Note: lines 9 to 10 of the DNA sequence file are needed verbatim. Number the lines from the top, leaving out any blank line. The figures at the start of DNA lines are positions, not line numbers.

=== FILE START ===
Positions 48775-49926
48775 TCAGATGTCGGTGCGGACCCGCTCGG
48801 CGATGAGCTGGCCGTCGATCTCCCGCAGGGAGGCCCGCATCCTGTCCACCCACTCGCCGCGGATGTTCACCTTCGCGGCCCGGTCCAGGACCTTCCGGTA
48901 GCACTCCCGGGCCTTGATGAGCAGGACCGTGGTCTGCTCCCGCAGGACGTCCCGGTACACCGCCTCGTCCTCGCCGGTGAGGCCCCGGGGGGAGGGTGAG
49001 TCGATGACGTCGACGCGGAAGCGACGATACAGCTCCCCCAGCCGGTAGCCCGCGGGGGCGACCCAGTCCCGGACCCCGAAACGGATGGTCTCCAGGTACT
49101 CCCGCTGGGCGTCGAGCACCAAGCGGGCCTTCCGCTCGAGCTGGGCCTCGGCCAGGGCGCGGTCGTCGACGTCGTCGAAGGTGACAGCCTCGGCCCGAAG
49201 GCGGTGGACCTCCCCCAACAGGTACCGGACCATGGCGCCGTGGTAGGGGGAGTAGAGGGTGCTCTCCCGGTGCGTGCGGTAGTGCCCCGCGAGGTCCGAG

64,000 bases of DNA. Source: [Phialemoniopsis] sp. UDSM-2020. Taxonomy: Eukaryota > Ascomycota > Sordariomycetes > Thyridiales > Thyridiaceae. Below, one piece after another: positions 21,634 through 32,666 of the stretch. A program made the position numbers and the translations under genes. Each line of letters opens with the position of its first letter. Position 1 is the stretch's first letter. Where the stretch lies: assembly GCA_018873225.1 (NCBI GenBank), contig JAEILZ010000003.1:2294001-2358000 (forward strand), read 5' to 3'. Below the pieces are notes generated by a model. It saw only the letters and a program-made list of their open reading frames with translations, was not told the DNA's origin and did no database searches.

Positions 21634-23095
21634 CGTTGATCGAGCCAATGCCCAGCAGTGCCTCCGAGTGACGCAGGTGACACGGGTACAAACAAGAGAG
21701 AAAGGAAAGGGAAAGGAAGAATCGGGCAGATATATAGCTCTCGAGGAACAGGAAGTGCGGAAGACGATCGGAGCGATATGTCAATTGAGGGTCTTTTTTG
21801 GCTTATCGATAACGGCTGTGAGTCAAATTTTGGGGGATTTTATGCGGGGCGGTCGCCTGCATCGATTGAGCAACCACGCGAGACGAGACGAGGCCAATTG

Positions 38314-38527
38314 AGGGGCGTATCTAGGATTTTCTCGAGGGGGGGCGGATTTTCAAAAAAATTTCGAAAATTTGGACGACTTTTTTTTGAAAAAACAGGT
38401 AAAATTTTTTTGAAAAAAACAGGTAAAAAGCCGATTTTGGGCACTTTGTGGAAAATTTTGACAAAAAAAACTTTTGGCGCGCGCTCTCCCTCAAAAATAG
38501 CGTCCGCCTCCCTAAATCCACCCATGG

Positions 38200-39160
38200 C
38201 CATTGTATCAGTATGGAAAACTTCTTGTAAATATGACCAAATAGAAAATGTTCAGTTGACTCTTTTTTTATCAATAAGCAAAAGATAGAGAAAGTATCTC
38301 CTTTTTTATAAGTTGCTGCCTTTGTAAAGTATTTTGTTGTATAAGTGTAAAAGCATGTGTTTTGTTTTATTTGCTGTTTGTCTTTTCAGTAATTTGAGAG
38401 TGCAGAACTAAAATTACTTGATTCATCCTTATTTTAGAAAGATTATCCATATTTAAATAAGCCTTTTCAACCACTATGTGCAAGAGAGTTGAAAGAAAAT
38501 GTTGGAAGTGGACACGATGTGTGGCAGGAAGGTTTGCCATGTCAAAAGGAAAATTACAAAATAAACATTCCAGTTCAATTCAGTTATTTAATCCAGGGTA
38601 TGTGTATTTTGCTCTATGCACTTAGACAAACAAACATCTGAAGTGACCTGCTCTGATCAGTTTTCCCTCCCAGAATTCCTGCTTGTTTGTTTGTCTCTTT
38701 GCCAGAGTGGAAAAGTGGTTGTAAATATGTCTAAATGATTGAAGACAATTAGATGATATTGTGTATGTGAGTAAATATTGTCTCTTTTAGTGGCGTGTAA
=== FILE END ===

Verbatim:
Positions 21634-23095
21634 CGTTGATCGAGCCAATGCCCAGCAGTGCCTCCGAGTGACGCAGGTGACACGGGTACAAACAAGAGAG